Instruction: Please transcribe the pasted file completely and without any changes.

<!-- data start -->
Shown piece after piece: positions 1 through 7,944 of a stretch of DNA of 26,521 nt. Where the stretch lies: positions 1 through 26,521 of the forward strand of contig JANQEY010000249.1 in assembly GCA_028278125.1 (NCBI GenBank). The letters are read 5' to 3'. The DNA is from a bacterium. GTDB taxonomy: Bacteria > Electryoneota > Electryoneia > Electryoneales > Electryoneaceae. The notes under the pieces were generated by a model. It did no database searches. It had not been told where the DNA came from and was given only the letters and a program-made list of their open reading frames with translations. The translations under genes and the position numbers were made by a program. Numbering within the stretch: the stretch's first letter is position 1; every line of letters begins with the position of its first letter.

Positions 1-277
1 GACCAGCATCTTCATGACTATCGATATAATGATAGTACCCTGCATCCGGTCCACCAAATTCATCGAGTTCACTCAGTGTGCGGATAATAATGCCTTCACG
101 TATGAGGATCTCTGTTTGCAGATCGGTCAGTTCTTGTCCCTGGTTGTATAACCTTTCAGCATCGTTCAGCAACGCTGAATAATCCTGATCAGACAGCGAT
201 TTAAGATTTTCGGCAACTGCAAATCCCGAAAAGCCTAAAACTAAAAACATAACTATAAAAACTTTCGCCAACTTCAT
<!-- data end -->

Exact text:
Shown piece after piece: positions 1 through 7,944 of a stretch of DNA of 26,521 nt. Where the stretch lies: positions 1 through 26,521 of the forward strand of contig JANQEY010000249.1 in assembly GCA_028278125.1 (NCBI GenBank). The letters are read 5' to 3'. The DNA is from a bacterium. GTDB taxonomy: Bacteria > Electryoneota > Electryoneia > Electryoneales > Electryoneaceae. The notes under the pieces were generated by a model. It did no database searches. It had not been told where the DNA came from and was given only the letters and a program-made list of their open reading frames with translations. The translations under genes and the position numbers were made by a program. Numbering within the stretch: the stretch's first letter is position 1; every line of letters begins with the position of its first letter.

Positions 1-277
1 GACCAGCATCTTCATGACTATCGATATAATGATAGTACCCTGCATCCGGTCCACCAAATTCATCGAGTTCACTCAGTGTGCGGATAATAATGCCTTCACG
101 TATGAGGATCTCTGTTTGCAGATCGGTCAGTTCTTGTCCCTGGTTGTATAACCTTTCAGCATCGTTCAGCAACGCTGAATAATCCTGATCAGACAGCGAT
201 TTAAGATTTTCGGCAACTGCAAATCCCGAAAAGCCTAAAACTAAAAACATAACTATAAAAACTTTCGCCAACTTCAT